Scottish Ministers recognise that the adequate provision of water and waste water infrastructure is essential for communities, businesses and the environment. It must not only meet existing demands and comply with water quality and environmental legislation but be sufficient to allow proposed development to proceed without unreasonable delay. Provision for water and waste water is therefore an important consideration in the delivery of public policy objectives, including those set out in development plans.
In 2005 Scottish Ministers directed Scottish Water to provide sufficient 'strategic capacity' to meet the needs of all estimated new housing developments and the domestic requirements for commercial and industrial developments. Scottish Water is required to prioritise the development of new strategic infrastructure in accordance with its quality investment programme, the spatial priorities identified in the National Planning Framework, and the development priorities identified by local authorities in their development plans. Any necessary enhancement to local infrastructure will be funded by the developer with Scottish Water making a contribution in line with its statutory duties.
Scottish Planning Policy 1 The Planning System ( SPP1) identifies the role of the planning system as being to guide the future development and use of land in the long-term public interest. Development plans therefore play a key role in identifying suitable locations for development in the context of an overall settlement strategy. Good relationships and the sharing of information between planning authorities, Scottish Water, SEPA, developers and other stakeholders is essential throughout the process. This will ensure that, as they are prepared, development plans reflect an up-to-date and accurate picture of water supply and drainage capacity and are informed by a shared understanding of how new development can be accommodated. Planning authorities should also work with Scottish Water and other stakeholders to ensure that appropriate sites for any new strategic Scottish Water assets are identified in development plans.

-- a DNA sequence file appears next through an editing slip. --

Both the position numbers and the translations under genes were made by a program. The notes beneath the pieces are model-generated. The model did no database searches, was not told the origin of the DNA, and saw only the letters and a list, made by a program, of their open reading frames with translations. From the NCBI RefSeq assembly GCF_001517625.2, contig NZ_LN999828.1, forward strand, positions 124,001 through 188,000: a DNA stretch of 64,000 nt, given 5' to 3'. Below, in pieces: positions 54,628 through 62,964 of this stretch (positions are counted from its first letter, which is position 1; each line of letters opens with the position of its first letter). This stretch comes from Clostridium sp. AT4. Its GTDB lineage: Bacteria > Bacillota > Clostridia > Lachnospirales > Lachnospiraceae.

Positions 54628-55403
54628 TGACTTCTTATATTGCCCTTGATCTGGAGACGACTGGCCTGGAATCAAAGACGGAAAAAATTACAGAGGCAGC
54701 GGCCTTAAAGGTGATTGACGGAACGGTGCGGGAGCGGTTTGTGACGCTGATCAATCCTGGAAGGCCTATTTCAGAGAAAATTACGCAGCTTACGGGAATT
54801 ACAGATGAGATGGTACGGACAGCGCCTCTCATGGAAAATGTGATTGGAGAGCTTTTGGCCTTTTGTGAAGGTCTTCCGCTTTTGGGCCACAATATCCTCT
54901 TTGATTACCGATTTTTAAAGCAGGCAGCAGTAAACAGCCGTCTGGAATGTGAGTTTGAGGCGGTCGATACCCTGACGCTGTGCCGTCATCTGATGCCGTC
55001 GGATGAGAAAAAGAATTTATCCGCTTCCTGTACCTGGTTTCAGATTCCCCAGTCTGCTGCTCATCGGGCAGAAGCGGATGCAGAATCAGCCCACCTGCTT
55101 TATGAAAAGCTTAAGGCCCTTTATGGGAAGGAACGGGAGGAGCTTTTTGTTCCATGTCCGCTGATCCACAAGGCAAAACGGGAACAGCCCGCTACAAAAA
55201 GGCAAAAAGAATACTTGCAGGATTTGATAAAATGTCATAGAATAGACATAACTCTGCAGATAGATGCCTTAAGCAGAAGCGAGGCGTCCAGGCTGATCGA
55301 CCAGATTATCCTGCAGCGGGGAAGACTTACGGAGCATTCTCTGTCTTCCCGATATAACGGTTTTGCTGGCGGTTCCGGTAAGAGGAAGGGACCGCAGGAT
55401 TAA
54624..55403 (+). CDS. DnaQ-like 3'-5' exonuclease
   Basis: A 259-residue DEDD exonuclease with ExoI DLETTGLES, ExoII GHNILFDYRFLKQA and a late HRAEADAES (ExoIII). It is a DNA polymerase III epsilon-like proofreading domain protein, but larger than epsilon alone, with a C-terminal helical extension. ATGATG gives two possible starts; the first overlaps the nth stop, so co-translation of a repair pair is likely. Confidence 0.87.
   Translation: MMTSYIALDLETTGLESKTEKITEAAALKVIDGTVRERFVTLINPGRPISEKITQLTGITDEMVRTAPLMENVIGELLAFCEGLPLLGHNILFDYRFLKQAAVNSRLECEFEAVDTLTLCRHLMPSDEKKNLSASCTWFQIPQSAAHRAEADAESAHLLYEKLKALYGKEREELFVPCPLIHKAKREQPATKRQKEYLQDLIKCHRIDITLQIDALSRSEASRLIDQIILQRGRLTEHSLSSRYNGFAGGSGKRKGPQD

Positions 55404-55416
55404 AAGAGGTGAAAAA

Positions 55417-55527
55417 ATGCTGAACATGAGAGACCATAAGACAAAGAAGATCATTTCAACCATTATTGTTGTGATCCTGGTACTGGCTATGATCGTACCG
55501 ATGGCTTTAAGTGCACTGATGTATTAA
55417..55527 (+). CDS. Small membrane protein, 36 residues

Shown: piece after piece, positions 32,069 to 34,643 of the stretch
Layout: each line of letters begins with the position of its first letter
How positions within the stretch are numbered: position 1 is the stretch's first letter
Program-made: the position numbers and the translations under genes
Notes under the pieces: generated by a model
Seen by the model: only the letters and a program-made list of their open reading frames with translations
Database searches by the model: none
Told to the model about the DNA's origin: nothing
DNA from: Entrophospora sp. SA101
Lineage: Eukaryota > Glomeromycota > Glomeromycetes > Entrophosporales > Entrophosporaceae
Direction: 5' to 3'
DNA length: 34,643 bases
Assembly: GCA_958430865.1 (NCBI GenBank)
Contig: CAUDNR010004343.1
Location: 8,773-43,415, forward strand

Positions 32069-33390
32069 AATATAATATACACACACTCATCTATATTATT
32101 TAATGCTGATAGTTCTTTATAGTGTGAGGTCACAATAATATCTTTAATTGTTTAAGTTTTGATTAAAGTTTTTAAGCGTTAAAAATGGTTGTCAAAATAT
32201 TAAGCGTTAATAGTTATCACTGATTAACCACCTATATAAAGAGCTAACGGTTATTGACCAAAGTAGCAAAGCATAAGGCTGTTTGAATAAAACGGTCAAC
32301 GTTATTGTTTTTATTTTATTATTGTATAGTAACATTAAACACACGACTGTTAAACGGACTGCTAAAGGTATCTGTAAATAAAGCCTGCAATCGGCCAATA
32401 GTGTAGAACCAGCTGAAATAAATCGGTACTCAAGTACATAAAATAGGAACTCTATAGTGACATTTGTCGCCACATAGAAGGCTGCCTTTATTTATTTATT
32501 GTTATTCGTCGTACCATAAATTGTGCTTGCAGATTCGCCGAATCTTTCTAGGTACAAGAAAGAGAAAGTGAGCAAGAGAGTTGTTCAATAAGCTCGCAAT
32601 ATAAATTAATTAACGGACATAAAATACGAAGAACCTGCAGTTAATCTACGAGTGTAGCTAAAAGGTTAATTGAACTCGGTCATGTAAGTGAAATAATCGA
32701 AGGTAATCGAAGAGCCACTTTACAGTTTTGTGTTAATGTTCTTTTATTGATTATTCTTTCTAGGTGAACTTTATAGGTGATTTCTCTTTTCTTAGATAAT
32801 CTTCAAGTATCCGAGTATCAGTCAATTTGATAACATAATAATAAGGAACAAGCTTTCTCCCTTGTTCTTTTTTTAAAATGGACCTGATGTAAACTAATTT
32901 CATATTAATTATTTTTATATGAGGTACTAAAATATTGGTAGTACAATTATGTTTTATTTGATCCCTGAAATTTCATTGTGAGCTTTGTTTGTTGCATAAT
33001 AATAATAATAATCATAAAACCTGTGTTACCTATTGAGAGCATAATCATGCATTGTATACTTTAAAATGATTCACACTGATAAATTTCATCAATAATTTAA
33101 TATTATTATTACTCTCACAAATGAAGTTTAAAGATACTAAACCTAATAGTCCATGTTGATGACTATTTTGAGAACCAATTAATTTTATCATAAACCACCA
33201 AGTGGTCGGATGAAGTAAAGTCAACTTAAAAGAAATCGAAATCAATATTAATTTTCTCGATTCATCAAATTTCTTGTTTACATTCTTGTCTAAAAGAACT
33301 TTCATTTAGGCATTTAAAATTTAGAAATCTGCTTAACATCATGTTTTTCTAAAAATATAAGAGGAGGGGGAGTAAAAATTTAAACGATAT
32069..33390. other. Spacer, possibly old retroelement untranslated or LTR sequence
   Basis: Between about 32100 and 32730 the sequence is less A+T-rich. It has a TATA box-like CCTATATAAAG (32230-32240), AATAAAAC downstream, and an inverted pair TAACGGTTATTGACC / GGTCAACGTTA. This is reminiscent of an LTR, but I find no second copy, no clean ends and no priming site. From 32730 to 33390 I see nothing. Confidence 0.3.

Pre-application discussions between the prospective developer, Scottish Water and other stakeholders should identify the best means of accommodating any proposed development. Whilst it is not necessary for the planning authority to be involved in every aspect of the provision of water and waste water infrastructure, it is important that new development takes place in a coordinated way, without detriment to water quality or the environment. Planning authorities will therefore want be satisfied, on the basis of advice given by SEPA, that proposed arrangements for water and waste water will meet the requirements of environmental legislation.
The effective interaction between the planning system, the water and waste water infrastructure regime and environmental legislation thus requires effective participation by all stakeholders to enable appropriate development to proceed.